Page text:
Out of the lab and almost ready for prime time, clustered regularly interspaced short palindromic repeats (CRISPR) will hit your grocery store shelves in the next few years. It’s a form of biotechnology that edits an organism’s own genes in specific ways to alter expressions that are undesirable such are browning, wilting and mold. It snips and adjusts from within, rather than inserting genes from other organisms. Call it semantics, but the United States Department of Agriculture has given the green light to CRISPR technology because it doesn’t introduce foreign genes like those that are genetically modified. Yes, this is another instance where lab to land technology is moving at a faster rate than both our ability to and understanding on how to regulate it.
According to The 2016 Food and Health Survey, seventy percent of us view modern agricultural practices as having at least a small role in ensuring that all people have access to healthy food. One-third of us claim we need more information to make an informed decision about the specific role of biotechnology in our food production system and twenty-five percent of us support special labeling for foods produced with biotechnology. CRISPR technology has been tested to reduce the browning and bruising of mushrooms, increase the waxiness of corn (used in adhesives, not foods), reduce the undesirable gas-producing effects of certain vegetables such as cabbage and increase the resistance of fungus in wheat.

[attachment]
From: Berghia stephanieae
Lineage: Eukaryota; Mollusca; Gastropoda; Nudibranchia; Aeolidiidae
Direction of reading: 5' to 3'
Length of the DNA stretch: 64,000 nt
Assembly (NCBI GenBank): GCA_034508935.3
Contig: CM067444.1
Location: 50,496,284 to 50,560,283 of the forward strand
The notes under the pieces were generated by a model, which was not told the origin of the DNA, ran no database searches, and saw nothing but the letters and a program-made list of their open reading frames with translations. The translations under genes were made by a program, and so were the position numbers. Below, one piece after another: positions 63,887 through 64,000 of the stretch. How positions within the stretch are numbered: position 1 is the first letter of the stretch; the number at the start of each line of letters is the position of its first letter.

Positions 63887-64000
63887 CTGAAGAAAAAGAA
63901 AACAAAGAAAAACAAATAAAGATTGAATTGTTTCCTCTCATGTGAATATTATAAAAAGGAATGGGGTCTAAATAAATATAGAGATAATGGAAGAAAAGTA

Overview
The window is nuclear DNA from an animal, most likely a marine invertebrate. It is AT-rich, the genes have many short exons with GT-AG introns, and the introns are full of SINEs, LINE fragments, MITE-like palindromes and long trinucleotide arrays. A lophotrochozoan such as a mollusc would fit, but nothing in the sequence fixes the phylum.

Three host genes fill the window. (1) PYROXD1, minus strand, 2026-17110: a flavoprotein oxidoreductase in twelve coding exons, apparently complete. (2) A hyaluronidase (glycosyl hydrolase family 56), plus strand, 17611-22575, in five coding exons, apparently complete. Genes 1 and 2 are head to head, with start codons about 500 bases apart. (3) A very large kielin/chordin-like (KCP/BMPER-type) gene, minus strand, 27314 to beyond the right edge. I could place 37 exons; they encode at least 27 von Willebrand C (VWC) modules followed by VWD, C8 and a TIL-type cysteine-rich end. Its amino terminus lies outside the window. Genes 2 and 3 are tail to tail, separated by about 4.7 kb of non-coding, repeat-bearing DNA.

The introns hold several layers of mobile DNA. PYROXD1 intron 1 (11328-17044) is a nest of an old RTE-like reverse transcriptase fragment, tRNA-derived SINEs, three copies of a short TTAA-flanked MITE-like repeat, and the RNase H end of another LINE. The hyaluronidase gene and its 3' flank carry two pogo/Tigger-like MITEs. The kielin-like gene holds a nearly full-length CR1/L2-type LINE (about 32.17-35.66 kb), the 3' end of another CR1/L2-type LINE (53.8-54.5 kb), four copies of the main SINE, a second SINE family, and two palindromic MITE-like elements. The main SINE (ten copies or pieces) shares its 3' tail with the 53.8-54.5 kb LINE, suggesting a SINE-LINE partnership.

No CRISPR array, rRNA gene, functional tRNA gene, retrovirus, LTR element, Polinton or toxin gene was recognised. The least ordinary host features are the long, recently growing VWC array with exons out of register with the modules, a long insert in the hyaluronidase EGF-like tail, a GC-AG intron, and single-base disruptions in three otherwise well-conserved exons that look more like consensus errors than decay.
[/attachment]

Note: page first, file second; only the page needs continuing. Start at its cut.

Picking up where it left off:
What’s the rush for CRISPR foods? Most urgently, they could help improve our global food supply with nourishing foods amidst a growing population and famine. Enhancing food sustainability by reducing the loss in the field, during shipment, sitting in food banks or on grocery store shelves while awaiting consumption by the masses is successfully increased with gene editing. You’ll recognize many of the companies exploring CRISPR food solutions including Monsanto, Pioneer, DuPont, Cellectis and Calyxt. No doubt taste, price and convenience must compliment our desire for food transparency and our goals to live well, eat safely and be socially responsible. Whether consumers will be more accepting of foods grown CRISPR from a little snip here and an adjustment there will be interesting to watch and our future may well be dependant on it.
Categories: Nutrition & Wellness